(click on any image in this post to enlarge it in its own window; use your “back” key to return to the post)…

pixelStageFamily

Looking more closely at this bundle, here are some very interesting and important properties:

expandableInLineage=”true”

expandable

This defines the “summary” level that you want to initially appear by default in your lineage reports. One object in each independent hierarchical path can have this property. Here we are defining expandableInLineage on each “Process”. This means that the user, upon seeing lineage initially displayed at the “Process” level, can drill deeper by clicking on the “Expand” link and see lineage that is “inside” that Process…at its underlying “Task” level:

expandLink

expandedProcess

While this diagram looks a little bit like an expanded DataStage Job, you can quickly see that some of the icons are unique (I stole the others from DataStage for this example because I didn’t have time to play in MS Paint!). Each icon inside the Process is identifying a different “Task” in this bundle, and each with its own internal lineage showing flows from one Task to another. The user can then hover over and further examine a Task, and then request lineage on one of its columns:

columnLineage

So you can see how Open IGC lets us define and then explore, very fine-grained lineage patterns.

Another interesting property, especially when defining lineage for data movement tools that have their own graphical development paradigm is canHaveImage=”true”. This is a nice feature that allows an IGC metadata author to edit the object and include a static screen shot for better identification and governance purposes.

The subprocesses for any transformation tool or process that you describe will often have different purposes; different functions that they apply. In our use case they are all still called “Tasks”, as they each belong to an overall “Process”, but each having their own unique properties. Open IGC allows us to reflect this relationship in the bundle, simplifying our definitions by supporting the inheritance of common properties. Here we see the overall definition of a class called “Task”, with some Header properties that will be common to all Tasks I define:

mainTask

As I define additional task types and their custom properties, I refer back to the overall “Task” definition using the “superClass” attribute:

superClass01

Class “Converter” above inherits Header properties from object “Task”, but further defines its own (inWaveLength and outWaveLength) and we see this again in the Reader subclass that has properties to keep track of security credentials:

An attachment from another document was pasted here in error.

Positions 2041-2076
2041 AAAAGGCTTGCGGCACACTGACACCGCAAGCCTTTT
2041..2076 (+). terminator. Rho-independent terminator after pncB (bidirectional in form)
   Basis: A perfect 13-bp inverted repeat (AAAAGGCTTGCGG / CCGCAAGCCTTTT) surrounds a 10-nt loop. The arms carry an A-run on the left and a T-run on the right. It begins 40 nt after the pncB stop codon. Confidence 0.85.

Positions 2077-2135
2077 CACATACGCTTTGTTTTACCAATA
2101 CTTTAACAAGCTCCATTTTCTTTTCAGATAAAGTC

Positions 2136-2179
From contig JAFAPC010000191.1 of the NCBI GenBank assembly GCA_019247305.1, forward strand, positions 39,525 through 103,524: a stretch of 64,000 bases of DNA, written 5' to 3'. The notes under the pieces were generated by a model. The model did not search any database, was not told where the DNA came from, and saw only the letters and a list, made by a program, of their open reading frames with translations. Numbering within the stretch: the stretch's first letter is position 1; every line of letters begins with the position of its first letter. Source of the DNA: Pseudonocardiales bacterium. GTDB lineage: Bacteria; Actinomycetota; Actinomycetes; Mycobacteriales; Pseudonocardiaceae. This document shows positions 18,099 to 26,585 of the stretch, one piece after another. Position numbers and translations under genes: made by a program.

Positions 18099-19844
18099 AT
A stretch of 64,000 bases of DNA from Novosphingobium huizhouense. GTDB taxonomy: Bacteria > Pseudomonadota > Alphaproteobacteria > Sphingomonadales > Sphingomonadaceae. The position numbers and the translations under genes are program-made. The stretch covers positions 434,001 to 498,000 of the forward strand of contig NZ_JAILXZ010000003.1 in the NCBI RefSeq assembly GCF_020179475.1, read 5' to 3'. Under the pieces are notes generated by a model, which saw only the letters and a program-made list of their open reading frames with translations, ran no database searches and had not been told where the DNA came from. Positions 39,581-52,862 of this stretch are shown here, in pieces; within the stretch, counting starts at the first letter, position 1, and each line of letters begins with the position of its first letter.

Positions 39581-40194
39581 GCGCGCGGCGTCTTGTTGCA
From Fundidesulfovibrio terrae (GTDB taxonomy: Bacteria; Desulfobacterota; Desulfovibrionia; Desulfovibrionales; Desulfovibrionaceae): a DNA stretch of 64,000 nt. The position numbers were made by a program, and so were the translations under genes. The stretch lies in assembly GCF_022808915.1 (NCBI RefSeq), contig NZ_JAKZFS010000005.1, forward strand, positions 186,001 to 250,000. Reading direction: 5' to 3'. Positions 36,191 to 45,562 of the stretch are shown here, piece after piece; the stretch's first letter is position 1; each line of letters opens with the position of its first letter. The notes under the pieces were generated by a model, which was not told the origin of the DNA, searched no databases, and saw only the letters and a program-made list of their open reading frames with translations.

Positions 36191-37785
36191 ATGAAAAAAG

superClass02

While we are here it is worth noting that there are often objects in a bundle that you might not want to have ANY definition for lineage. Objects that you still want to govern, and provide icons for, but not allow the user to ask for “Data Lineage”. In this example, I want to illustrate “Variables” used by a Process. We may want to represent any number of them, and have them appear in lists, with their own icons, and available for independent reporting — but not be something that directly participates in a “flow”. Note the attribute called dataAccessRole=”none”. This indicates that the object cannot be directly defined for lineage, and the icon that a user clicks to request lineage will not appear for this object in a hover window or on its detail page.

dataAccessRole

The variables still appear in a Process detail page, but don’t illustrate lineage themselves:

dataAccessRole

variable

Whew. This post is getting long. Next time we will see how we get all of these objects connected to one another and to other assets in the enterprise.

Next post in this series:
Defining Lineage Flows (Part 2)

–ernie

Open IGC: Uploading New Assets!

This entry is one of many in a series that describes the InfoSphere Open IGC API, which allows you to define your own objects for information governance using InfoSphere Information Server and the Information Governance Catalog.

Previous post in this series:
Open IGC: Defining a new bundle!

Original post in this series:
Open IGC is here!

At this point you have your bundle defined, you can see your objects and their icons in the “browse assets” page, and the detailed properties of your new objects are visible within the Query Tool. Congratulations! Now you are ready to start loading new assets, or new “instances” of the objects that you have modeled with your bundle design.

New assets are added using XML and another REST call, this time a special POST for the upload of new assets. The documentation (see URL in the prior blog entry) includes example xml documents and the xsd, but let’s look more closely at one here.

Our Messaging bundle describes a simple hierarchy that has Queue Managers at the highest level, and then Queues. Queue Managers also have “Listeners”. These are the major objects in the bundle. Initially I am just defining new Queue Managers and their Queues. To keep my sanity while initially learning and playing with the API, I am creating a single xml document for each Queue Manager. This is not a requirement, but keeping the documents small, and focused on one higher level object in the hierarchy will help you understand the structure of the xml and speed up your learning curve. Each whole “xml document” or “xml string” is what you will be passing in a single http POST when performing the actual upload.

Here is a list of an initial set of these xml documents.

xmlDocsForPublishing